The Palestinian Territories came in at 26 and were rated areas of “moderate persecution”. Since Hamas overtook Gaza, it has become increasingly difficult for the 2,000 or so Christians to practise their faith in safety and in the Christmas just passed, “limited celebrations” of Christmas were imposed by the Palestinian Authority.

Despite death penalties for celebrating Christmas, thousands of people from countries like Saudi Arabia, Iraq, Iran, and Pakistan posted pictures on social media to raise awareness of Christian persecution in the Middle East. While Christians in these Middle Eastern countries risked their lives to make a point about freedom of religion by participating in the traditional Christian festival, New Zealand’s race relations conciliator suggested that New Zealanders refrain from using the traditional ‘Merry Christmas’ greeting, so as not to make ethnic minorities in New Zealand feel uncomfortable.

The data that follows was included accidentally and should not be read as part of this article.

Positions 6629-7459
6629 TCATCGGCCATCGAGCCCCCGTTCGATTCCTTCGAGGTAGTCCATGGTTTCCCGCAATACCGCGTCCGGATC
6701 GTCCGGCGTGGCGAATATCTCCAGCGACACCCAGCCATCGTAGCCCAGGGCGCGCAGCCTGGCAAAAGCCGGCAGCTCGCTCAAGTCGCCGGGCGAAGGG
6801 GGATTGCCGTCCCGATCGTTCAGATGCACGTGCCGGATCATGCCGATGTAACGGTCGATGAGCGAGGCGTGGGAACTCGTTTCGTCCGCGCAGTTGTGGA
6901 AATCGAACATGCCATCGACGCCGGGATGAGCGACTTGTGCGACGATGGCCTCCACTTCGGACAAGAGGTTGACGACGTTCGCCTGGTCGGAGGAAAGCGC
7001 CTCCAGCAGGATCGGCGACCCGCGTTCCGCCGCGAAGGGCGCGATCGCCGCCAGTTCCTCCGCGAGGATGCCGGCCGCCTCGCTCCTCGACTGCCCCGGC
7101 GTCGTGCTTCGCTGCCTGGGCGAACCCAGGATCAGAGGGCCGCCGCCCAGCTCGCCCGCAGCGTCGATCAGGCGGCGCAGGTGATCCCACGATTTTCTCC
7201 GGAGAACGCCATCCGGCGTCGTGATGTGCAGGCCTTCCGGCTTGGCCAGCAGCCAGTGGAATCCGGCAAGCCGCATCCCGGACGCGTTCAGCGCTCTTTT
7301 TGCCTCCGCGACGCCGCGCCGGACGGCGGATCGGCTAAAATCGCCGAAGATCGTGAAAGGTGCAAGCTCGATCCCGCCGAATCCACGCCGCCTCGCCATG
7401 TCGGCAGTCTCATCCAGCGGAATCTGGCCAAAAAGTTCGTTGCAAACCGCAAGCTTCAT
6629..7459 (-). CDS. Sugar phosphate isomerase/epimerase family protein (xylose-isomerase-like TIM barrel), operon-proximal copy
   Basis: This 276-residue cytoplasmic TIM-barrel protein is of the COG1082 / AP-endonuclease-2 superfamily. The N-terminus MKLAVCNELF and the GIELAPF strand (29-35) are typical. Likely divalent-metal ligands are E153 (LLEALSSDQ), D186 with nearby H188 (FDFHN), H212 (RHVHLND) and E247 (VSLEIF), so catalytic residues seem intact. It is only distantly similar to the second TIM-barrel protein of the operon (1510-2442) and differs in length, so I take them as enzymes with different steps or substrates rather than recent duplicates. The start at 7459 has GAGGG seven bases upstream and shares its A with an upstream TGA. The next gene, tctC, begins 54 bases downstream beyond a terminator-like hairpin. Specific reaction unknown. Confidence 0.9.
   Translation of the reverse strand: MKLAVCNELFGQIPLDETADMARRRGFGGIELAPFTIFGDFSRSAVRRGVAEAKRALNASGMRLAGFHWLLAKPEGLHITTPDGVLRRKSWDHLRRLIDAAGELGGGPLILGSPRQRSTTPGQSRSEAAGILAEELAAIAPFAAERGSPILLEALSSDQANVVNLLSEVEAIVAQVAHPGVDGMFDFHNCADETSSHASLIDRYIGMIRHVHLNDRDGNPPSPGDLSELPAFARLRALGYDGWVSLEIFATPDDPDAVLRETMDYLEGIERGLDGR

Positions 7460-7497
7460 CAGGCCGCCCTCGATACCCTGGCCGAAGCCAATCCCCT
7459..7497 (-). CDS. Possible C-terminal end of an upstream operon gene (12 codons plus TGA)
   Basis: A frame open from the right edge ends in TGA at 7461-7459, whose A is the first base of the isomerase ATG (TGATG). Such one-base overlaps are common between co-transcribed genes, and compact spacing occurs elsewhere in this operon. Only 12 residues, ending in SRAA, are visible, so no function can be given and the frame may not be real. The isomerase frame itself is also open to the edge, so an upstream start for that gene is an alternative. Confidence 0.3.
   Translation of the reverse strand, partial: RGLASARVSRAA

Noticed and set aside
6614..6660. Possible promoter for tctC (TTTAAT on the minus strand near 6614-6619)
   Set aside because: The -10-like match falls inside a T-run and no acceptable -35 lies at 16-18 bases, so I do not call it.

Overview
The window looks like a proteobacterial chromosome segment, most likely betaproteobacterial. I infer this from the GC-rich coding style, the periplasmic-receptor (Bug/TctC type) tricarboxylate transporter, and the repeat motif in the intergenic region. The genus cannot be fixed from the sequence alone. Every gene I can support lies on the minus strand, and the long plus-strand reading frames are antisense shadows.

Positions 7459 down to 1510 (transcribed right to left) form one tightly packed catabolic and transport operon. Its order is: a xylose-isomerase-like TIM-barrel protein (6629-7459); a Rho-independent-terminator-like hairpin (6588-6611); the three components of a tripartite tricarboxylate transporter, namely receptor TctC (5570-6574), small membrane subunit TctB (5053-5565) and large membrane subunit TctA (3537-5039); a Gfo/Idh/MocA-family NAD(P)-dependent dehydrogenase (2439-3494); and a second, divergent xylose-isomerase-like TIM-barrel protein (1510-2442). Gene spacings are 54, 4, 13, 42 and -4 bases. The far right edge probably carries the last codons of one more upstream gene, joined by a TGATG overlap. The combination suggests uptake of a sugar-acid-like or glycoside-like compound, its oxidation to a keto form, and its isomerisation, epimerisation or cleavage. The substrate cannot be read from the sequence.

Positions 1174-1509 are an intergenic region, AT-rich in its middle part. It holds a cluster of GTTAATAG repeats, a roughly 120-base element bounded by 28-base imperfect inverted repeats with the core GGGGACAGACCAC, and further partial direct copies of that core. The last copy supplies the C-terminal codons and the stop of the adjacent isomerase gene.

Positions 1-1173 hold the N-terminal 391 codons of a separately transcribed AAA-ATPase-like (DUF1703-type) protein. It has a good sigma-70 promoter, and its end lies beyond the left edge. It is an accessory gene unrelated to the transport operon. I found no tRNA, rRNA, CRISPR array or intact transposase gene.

The only country in the Middle East where Christians are totally free to practise their religion is Israel. The 2% of Israel’s population who are Christian enjoyed festivities in Nazareth, Jerusalem, Haifa, Tel Aviv, and even within the Israeli Defence Force.

Outside the Middle East, Christians have been forbidden from public celebrations in Somalia, Tajikstan, and Brunei. These are atrocities and injustices that, as Rabbi Ephriam Mervis said, “we simply cannot countenance”.

The Muslim persecution of minorities reached the point that the U.S. Holocaust Museum used the word “genocide” to describe the “widespread, systematic, and deliberate campaign of ethnic cleansing” of Yazidis, Christians, Turkmen, Shabak and other minority groups by Islamic State. This is the first time the Museum has used the term since the 2004 Darfur violence.

The threat to minority groups in the Middle East is something we cannot and should not ignore. The question is: what can we do to ensure “never again” are not just hollow words?